CFD Online Logo CFD Online URL
www.cfd-online.com
[Sponsors]
Home > Forums > Software User Forums > ANSYS > CFX

Need insight into unexpected CFD results

Register Blogs Members List Search Today's Posts Mark Forums Read

Reply
 
LinkBack Thread Tools Search this Thread Display Modes
Old   July 24, 2018, 03:43
Default Need insight into unexpected CFD results
  #1
Member
 
Join Date: Jan 2018
Posts: 82
Rep Power: 5
Stroopwafelandcoffee is on a distinguished road
I'm currently doing a simulation of water flow in a microscopic channel due to a pressure differential. It's meant to simulate a physical lab setup which in turn simulates some biomedical aspect of the human body. The channel is 4mm long, 0.4mm wide and semi-circular like this:





The flow velocities are very low, in the order of 0.0xx m/s. According to my calculations for pipe flow this resulted in very low Reynolds numbers. Because of this I assumed laminar flow. I didn't assume fully developed flow so instead tThere's a velocity inlet, pressure outlet and no-slip stationary walls. I used an initial layer size for the BL of 1e-05mm, resulting in an initial layer size which is between 5e-03 and 1e-04 of the total BL thickness (growth rate 1.1). I had a hard time estimating what my BL should look like for laminar flows, so I'm wondering if this is appropriate. I can upload my mesh and cfx-pre setup if necessary.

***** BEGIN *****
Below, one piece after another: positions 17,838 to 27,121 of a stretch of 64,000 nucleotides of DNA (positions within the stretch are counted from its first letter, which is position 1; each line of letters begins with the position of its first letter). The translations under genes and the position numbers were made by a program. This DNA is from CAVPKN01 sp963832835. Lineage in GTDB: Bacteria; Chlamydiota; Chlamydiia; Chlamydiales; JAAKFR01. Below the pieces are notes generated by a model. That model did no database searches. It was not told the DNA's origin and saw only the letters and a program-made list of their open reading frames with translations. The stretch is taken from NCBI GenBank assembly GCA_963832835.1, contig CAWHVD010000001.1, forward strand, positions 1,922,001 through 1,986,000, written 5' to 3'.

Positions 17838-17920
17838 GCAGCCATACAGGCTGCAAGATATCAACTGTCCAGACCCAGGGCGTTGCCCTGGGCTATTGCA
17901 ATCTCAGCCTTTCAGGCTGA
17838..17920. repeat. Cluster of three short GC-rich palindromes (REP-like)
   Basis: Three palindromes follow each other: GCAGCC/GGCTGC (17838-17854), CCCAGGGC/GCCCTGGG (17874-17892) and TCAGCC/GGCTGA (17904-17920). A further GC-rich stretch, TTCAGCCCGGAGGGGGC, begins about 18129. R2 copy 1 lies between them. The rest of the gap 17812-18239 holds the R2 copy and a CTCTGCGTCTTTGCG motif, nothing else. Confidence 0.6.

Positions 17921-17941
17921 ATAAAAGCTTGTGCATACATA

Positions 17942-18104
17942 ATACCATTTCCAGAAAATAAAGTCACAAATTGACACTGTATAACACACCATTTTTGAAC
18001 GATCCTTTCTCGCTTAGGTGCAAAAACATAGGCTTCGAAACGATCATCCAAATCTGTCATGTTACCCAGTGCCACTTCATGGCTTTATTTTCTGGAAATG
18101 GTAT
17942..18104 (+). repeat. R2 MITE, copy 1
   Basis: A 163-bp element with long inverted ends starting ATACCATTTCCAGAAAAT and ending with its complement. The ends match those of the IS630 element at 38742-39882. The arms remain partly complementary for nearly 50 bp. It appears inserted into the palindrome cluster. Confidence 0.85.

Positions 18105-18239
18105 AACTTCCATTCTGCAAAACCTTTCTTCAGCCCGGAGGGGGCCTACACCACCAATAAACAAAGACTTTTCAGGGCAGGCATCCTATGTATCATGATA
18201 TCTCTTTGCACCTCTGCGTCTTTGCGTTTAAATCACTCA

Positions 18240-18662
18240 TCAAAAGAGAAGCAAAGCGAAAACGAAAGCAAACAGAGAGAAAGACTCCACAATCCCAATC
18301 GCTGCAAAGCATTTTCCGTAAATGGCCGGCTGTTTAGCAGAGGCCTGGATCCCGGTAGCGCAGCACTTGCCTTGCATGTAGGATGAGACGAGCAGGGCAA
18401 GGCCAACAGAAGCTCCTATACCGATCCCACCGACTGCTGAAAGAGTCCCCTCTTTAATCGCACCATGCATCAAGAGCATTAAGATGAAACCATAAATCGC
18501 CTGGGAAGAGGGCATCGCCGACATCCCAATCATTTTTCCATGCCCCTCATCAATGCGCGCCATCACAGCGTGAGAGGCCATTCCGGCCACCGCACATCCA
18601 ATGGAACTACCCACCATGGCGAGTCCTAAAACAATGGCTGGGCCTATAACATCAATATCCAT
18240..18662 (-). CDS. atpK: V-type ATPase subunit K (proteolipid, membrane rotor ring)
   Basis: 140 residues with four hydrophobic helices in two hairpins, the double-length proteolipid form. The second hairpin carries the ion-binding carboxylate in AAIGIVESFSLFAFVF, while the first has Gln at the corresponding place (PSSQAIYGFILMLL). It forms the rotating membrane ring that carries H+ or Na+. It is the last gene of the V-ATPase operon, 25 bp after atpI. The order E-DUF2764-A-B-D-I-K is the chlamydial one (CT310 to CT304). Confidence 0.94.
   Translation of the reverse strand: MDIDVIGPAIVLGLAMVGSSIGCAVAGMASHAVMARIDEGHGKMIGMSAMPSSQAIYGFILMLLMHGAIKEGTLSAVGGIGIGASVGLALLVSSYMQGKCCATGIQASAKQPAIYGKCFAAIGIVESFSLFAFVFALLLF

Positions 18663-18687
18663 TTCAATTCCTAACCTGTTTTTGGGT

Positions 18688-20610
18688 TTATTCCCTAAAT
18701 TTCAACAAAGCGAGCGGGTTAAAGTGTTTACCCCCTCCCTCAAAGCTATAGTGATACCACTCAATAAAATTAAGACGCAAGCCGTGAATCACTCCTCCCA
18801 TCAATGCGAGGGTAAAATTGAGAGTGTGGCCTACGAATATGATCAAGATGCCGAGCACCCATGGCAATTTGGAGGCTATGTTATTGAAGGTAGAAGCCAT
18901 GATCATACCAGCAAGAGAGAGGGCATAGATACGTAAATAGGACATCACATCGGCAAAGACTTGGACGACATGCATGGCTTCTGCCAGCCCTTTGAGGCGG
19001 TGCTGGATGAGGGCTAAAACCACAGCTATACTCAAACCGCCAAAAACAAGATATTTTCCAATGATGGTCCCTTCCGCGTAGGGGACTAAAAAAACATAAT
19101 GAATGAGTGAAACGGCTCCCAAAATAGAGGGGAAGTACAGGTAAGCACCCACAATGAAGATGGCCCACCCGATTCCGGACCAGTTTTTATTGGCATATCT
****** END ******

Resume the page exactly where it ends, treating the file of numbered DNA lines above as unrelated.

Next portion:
I'm getting forces which seem to be of the right order:

Force X: 4.6384e-006 [N]
Force Y: -1.58845e-008 [N]
Force Z: -8.47918e-009 [N]

The wall shear in the X direction also shows expected results:



However, the wall shear in the Y- and Z- direction aren't quite what I expected:




There are some very local but very high spikes visible in the Y- and Z- shear stress, which I can not explain. So I'm wondering what I'm looking at and I'm hoping someone could help me get to the bottom of this. The shear stress vector plot also shows some strange results:




Stroopwafelandcoffee is offline   Reply With Quote